When I was a kid we always had a dog but it was relegated to being an outside dog. My parents might bring it inside if it got cold enough outside but it had a dog house to live in.
Now a days we think nothing of sharing our beds with our dogs, taking them for car rides and even dressing them up. Steve and I have two big greyhounds that sleep on the floor next to our bed. They would probably like to sleep in the bed but we have to draw the line somewhere. Like most people we take our dogs for car rides and they get a lot of fresh air when they accompany us to the farm.
Most people think of greyhounds as very fast agile dogs. I'll agree with the fast part but not agile. They have very muscular bodies but little thin legs. We recently found out just how thin when Apollo was startled and jumped up and ran into a ladder that we had setup to do some painting in our bedroom.
It all happened in a matter of seconds and life forever will be different at our household. I had gone next door to drop off some stuff at the neighbors. When I returned, I noticed that Apollo was hobbling. Steve told me what had happened with the ladder. We looked at the leg, which was already beginning to swell, and knew that we would all be taking a road trip in the morning to the vets.
At the vets, they took x-rays. Imagine my shock when they came back and told us he had broken his leg in 3 different places. They suggested that he have surgery and connected us with a specialist an hours drive away.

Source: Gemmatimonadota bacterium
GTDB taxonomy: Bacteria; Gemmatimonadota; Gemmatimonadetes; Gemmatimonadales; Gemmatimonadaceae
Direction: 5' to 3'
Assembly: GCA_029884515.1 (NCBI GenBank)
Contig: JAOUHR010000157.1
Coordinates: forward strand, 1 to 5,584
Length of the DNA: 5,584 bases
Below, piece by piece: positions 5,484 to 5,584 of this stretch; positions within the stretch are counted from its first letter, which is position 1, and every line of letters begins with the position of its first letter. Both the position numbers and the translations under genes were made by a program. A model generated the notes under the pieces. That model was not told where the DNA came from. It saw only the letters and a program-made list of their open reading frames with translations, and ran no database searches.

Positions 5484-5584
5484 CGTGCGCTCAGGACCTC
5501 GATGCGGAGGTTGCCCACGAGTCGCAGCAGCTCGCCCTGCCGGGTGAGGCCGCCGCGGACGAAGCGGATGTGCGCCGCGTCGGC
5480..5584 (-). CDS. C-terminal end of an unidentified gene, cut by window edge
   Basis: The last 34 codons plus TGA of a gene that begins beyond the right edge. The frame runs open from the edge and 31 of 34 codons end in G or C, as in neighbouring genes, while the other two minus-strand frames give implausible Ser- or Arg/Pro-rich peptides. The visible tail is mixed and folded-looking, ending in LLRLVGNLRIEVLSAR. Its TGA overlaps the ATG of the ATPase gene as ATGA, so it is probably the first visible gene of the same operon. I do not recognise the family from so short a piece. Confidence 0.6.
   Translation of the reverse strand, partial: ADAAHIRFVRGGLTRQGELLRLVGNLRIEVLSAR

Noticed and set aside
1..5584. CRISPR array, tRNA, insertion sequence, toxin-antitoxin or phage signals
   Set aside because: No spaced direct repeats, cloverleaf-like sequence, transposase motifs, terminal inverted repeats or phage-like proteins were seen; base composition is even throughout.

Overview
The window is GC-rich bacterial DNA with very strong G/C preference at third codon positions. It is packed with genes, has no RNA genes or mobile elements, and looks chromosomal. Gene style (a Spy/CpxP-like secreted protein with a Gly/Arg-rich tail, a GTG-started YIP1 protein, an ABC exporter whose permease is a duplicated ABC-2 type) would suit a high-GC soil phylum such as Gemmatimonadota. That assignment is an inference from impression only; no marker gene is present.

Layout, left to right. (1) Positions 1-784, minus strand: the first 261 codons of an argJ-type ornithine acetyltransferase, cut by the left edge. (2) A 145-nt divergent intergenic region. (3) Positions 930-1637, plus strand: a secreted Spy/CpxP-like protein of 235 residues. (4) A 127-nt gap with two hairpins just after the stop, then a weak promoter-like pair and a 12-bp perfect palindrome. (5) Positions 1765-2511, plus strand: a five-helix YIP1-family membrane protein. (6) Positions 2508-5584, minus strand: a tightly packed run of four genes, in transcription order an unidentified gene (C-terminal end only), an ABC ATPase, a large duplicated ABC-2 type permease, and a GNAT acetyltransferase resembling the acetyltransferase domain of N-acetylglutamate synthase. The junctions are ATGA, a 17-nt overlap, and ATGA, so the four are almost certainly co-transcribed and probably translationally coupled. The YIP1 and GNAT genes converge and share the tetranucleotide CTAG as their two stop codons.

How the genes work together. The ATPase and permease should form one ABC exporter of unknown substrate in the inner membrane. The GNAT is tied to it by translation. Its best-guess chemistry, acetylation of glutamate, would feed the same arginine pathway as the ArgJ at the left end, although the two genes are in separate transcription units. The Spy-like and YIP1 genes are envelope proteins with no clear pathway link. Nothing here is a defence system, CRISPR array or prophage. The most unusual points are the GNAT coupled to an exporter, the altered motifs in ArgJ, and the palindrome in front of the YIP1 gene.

The next day Apollo accompanied us on yet another car ride. This one would be a life changer for all of us. This vet recommended doing surgery to input a plate and pins to hold Apollo's leg. With 8 - 12 weeks restricted movement, his leg may heal. The may part alarmed us. Apollo had broken his toe and we had it casted 3 times and it never healed properly.
Keeping Apollo restricted for a week would be extremely hard work and neither of us could envision keeping him contained for 8 - 12 weeks. The other option which would allow Apollo to be back to a normal life sooner was to amputate his leg. They said that dogs do extremely well with 3 legs and Apollo would likely be back to normal activity within 2 weeks.
Praying that we made the right decision, we decided to proceed with the amputation. We left Apollo there and heard later that evening that he had come through the surgery well. If all went as planned, we would pick him up the next afternoon. As we drove down to get him, we were both quiet in the car. Each thinking about the decision that we had made. The "what ifs" that always resonate in the back of your mind when you have to make a tough decision.
As we waited in the lobby for Apollo to come out, one of the vet techs told us that we would need to prepare ourselves. That they amputate all the way up to the shoulder and that the incisions took a little getting use to.
With that, we saw Apollo hobbling out to us with the help of a sheet to insure that he was balanced. We helped him into the back of our car and off we drove. Again, both of us wondering if we had made the right decision. To manage the pain, Apollo would receive 18 pain pills a day. What had we done???
Starting with the next day, Apollo quickly showed us he was up to the task. Each day he wanted to walk further and further. We had made a little restricted area in our living room that was layered with down blankets so that it would be soft. Imagine my surprise as I lay in bed on day 5 and I heard a thump thump thump coming down the hallway to my bedroom. My door pushed open and in walked Apollo. He had managed to come up the stairs by himself and he was telling us he was ready.
Its been 2 1/2 weeks now and we have cut him down to 3 pain pills a day. We will continue to wean him off of them. We try to hold him as he goes down the steps but he doesn't appreciate our help. Every day he is able to do more and more and he wants to do it by himself.
I must say that I've learned a lot from this and I have a new respect for my brave dog Apollo!